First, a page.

At this point, if everything is a good fit, your job is now to keep the momentum going and close the deal.

Your priorities are to get a signature and get paid. So your closing script should reflect that.

Many newbies accidentally kill all momentum by asking the wrong question. Instead of keeping the conversation going in a positive direction, they grind everything to a halt by asking,

“So, do you want to work together?”

NO. NO. NO.

Don’t do this. It makes clients reconsider everything they’ve experienced so far. It introduces so much doubt into what’s been a positive experience. And it completely ruins your sales conversation.

Instead, use something like this:

“Based on our conversation today, it sounds like we’d be a great fit to solve your problem. Assuming you feel the same way, my next steps are typically to send over a statement of work and invoice for a deposit, which would be [50%/100%] for a project of this scope. Any other questions before I send that over?”

If that feels a little too forward, you can add some cushion by asking, “Does that sound good?”

The goal is to ask a question where the answer is “yes”. And again, I can’t stress this enough: only close deals that are actually a good fit for your business AND the client’s.

It doesn’t help you nor the client if you close work that sucks.

That’s the key difference between manipulative “bro” sales and what I’m sharing with you today. Bro sales is selfish and all about how much money the sales person is making.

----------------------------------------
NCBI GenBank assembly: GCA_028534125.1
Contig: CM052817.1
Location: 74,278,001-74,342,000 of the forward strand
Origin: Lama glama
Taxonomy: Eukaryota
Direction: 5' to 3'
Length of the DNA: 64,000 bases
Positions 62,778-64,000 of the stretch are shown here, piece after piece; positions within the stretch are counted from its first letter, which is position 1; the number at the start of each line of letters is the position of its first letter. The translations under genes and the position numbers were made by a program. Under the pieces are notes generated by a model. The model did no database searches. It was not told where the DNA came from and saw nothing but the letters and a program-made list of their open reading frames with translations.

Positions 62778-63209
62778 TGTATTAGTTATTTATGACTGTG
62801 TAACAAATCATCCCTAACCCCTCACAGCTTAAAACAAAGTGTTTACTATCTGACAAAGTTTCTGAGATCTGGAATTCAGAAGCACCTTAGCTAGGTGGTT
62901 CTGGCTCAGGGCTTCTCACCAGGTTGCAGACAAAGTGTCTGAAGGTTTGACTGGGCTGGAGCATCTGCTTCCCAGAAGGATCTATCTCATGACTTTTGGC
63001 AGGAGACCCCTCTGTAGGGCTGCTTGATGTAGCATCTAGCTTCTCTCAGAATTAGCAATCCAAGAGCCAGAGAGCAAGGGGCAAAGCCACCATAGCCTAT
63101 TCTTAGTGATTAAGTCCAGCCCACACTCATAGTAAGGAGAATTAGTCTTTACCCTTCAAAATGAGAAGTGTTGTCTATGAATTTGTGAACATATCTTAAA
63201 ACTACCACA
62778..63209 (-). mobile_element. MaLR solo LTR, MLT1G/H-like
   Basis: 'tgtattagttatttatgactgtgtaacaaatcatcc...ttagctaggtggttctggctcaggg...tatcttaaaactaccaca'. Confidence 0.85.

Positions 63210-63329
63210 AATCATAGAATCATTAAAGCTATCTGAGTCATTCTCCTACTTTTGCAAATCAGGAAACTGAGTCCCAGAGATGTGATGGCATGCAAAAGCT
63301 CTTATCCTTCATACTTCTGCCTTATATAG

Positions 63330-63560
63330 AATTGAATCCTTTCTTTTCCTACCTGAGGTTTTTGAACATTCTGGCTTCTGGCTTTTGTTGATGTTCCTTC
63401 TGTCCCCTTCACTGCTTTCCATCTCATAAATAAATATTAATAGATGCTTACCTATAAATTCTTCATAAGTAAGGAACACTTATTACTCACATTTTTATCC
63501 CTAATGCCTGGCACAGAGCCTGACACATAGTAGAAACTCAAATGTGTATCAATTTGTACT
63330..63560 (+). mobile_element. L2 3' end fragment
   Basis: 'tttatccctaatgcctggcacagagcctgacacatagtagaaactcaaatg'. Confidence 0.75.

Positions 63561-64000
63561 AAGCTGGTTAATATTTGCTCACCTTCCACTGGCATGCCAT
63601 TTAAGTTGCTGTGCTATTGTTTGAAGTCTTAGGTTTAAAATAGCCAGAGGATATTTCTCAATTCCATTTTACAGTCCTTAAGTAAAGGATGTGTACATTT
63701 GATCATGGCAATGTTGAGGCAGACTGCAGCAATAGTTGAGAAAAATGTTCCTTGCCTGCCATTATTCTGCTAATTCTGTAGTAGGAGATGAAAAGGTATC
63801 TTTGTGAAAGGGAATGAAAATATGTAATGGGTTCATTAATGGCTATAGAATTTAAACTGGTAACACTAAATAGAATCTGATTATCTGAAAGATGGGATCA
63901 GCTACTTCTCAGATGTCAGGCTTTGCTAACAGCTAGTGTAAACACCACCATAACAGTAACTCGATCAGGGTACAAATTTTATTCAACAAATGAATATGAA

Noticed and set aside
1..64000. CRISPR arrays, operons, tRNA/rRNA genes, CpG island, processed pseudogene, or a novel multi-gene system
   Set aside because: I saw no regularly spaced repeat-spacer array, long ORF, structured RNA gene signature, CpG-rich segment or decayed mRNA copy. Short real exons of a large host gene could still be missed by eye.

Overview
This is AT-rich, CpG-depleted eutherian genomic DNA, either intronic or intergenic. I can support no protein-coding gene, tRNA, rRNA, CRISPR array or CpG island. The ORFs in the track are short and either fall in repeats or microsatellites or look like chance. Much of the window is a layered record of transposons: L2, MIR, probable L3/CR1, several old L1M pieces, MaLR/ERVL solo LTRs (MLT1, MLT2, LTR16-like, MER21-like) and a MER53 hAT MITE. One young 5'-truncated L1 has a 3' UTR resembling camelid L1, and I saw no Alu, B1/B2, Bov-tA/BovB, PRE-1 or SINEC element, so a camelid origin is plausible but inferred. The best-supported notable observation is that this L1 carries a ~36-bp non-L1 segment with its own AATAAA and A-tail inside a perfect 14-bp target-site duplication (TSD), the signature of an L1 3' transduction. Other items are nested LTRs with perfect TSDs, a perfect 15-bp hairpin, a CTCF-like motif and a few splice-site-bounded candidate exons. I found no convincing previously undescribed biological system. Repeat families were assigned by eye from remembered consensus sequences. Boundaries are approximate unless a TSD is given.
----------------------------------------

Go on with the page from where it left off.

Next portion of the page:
But what I’ve shared with you is about serving the client and solving their problems.

Take Your Training to the Next Level

As I’ve mentioned, every creative freelancer is a sales professional. It’s part of your job to sell your creative work to prospective clients.

The truth is, sales is easy and kind of dumb when you figure it out. But it’s clearly very important because businesses spend billions of dollars every year on sales training.

Well, I just saved you $1500. Follow the tips in the video. Write down the outline and put it near your computer. Practice going through the scripts on your own until it feels second nature (this makes a huge difference).

And pretty soon, you’ll realize that sales is neither hard nor sleazy.

If you’d like to do an even deeper dive on mastering sales calls, I’ve got a resources that could be a great fit. , Check out my buddy Joel Klettke’s training, “Mastering Sales Calls From a Guy Who F&#!ing Hates the Phone.” It’s a brilliant training that goes into even more detail about the psychology behind ethical sales calls for creative freelancers – people like copywriters, designers, etc. I’ve seen it, and it’s worth 100x what he charges for it. (Seriously – even if you pay $200 or whatever he’s charging nowadays, it’ll help you earn at least $200k over the course of your career.)